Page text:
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Iowa Legislature's 2020 Sales and Use Tax Changes - June 23, 2020

This post was researched and written by Kelsy Shay, a 2020 Summer Associate. Courtney Strutt Todd reviewed the post.

The Iowa Legislature passed a bill last week enacting several changes to Iowa tax laws. This post addresses the changes made to Iowa’s Sales and Use Tax laws. These changes will be implemented when Governor Reynolds signs the bill. She has 30 days following the end of session to sign or veto the bill. 


Snowmobile and ATV

The Iowa Legislature added new sections regarding snowmobile owners and all-terrain vehicle owners to guide county recorders when the owners are unable to present satisfactory evidence of payment of sales or use tax. When an owner cannot prove that they paid sales or use tax, the county recorder is required to collect the tax owed and remit taxes collected to the Department of Revenue, as well as an itemized statement by the tenth day of each month. The statement must include the name of the taxpayer, make and purchase price of the snowmobile or all-terrain vehicle, amount of tax paid, and other information as required.

Software Sales Tax

The 6% sales tax is now imposed on services arising from or relating to software sold as tangible personal property in addition to specified digital products. The retail sale of specified digital products and a service is excluded as a bundled transaction when the service is essential and the true object of the transaction.

Deer Hunting

The sale of a commercial recreation service offering the opportunity to hunt a preserve whitetail deer is now exempted from the collection of sales tax if the sale occurred between July 1, 2005, and December 31, 2015.

Sales to Tribal Governments

The sales price of tangible personal property or specified digital products sold to and of services furnished to a tribal government is now exempted from sales tax.

Materials for Tax-Exempt Construction Projects

Contractors, subcontractors, or builders are now exempt from paying sales tax on the purchase of services along with building materials, supplies, and equipment in certain instances. The contract under which the contractor, subcontractor, or builder is performing must be a written construction contract, and to be exempt from the tax, the property that is the subject of the construction project must become public property or the property of a designated exempt entity.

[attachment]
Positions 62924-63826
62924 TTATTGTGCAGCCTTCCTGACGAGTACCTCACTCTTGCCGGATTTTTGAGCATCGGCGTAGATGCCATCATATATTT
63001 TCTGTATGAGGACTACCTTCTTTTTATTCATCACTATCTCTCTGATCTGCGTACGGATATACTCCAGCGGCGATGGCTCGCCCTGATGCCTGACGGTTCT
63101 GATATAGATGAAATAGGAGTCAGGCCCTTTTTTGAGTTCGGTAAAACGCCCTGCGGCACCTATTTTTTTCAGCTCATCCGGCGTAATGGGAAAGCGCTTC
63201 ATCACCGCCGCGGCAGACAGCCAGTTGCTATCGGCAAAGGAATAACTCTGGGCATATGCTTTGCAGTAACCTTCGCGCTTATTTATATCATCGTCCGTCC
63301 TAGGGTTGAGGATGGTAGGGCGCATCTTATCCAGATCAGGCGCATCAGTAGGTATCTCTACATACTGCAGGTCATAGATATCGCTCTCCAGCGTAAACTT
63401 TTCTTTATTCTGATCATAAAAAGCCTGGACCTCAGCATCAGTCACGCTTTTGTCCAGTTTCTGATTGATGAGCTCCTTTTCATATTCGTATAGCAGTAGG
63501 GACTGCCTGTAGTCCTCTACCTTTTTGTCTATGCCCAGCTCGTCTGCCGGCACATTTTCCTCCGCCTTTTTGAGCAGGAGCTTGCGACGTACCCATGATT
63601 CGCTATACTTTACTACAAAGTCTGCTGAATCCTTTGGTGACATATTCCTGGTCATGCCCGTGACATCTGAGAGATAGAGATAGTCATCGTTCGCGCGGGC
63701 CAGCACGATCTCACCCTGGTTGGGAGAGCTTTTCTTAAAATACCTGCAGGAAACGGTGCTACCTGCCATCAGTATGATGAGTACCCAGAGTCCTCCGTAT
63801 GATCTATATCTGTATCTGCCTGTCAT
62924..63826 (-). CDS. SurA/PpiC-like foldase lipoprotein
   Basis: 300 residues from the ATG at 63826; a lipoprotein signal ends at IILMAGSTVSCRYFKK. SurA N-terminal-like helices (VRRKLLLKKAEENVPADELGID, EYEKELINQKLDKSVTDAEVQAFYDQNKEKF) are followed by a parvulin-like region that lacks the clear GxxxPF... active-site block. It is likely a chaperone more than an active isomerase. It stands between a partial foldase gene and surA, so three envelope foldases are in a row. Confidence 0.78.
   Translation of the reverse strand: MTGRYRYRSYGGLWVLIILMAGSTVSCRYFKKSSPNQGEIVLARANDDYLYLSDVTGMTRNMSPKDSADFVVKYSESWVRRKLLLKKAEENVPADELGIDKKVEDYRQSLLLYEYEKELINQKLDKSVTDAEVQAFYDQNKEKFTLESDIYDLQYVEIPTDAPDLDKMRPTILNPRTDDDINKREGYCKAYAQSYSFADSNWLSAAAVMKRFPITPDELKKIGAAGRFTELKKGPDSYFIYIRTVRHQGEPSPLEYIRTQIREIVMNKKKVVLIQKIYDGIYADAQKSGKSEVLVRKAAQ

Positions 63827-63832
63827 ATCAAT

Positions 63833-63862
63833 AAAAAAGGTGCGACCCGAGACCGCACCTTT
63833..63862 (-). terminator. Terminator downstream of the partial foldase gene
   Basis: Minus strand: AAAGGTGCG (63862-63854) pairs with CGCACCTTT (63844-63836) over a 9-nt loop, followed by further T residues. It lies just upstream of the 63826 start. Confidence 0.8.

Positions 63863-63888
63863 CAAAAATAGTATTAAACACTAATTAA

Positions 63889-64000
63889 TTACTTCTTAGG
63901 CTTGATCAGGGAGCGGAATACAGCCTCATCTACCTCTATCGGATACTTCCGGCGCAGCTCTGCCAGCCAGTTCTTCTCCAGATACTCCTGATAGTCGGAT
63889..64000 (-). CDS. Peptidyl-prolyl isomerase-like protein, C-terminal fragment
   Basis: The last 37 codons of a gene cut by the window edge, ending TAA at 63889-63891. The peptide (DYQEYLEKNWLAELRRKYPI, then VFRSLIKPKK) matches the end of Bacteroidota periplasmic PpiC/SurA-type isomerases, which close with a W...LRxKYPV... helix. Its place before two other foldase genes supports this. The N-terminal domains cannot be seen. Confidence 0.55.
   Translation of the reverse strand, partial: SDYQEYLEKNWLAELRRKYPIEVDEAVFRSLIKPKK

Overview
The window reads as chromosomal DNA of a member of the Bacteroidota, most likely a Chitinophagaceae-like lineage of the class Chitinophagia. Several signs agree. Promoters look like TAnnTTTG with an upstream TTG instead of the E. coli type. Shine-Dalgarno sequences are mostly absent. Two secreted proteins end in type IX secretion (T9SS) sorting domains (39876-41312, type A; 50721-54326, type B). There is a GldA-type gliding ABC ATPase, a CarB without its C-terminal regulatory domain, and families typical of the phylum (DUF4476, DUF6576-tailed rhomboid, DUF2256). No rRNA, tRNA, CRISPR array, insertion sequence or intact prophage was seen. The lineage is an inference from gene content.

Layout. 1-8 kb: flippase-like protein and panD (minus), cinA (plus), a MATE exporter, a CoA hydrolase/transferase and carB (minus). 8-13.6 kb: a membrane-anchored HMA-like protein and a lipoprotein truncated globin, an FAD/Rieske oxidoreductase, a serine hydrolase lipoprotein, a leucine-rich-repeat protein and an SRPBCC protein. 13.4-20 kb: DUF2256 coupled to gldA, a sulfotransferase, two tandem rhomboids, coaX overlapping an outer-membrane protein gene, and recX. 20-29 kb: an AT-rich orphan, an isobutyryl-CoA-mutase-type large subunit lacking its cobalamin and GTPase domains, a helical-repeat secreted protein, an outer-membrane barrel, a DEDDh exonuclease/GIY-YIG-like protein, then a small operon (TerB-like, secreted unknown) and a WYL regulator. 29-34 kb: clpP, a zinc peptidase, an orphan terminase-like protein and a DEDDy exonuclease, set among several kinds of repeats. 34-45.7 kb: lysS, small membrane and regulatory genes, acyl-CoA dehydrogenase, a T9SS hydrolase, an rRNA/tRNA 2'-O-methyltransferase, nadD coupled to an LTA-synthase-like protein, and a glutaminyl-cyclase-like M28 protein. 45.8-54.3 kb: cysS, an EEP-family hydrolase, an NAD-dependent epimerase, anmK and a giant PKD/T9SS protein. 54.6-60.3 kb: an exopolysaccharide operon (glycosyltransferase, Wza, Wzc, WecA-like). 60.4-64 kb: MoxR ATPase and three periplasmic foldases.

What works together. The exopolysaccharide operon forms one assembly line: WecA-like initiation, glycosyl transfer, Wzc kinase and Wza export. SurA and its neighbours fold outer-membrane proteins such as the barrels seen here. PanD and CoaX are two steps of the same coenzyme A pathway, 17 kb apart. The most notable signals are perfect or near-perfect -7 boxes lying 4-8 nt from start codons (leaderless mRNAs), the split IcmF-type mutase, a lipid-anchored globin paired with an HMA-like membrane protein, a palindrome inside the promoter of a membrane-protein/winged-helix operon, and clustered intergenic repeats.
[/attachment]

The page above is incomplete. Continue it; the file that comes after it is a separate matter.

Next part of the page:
Certain entities are allowed to request a refund for any sales tax paid on services furnished to a contractor under a written contract if the property met certain rules. The new law changes the term “Goods, wares, or merchandise” to “building materials, supplies, equipment” and expands the definition of the entities that can request a refund to include the state of Iowa, any political subdivision of the state, and a tribal government.

Also, under the new rules, the property must meet some additional requirements including that the materials or equipment are completely consumed in the performance of the construction contract.

Manufactured Housing

The 6% excise tax is no longer imposed on manufactured housing.

Sales Tax on Digital Products

All retailers maintaining a place of business in Iowa, making taxable sales of tangible personal property or specified digital products, are required to collect sales tax.

Liability for Failure to Pay

The retailer and purchaser are now jointly liable for failure to pay the sales or use tax. A retailer who fails to collect the tax must remit the applicable sales tax while the purchaser must remit the applicable use tax.

Big Picture

If your business deals in any of the above-listed areas, you should review your current sales and use tax procedures to ensure compliance going forward. Consult your tax attorney for details on how these changes may impact your obligations.

Davis Brown Law Firm blogs, legal updates, and other content are for educational and informational purposes only. This is not legal advice and it does not create an attorney/client relationship between Davis Brown and readers. Each circumstance is different; readers should consult an attorney to understand how this content relates to their personal situation. You should not use Davis Brown blogs or content as a substitute for legal advice from a licensed attorney in your state. Reproduction of Davis Brown content without written consent is prohibited.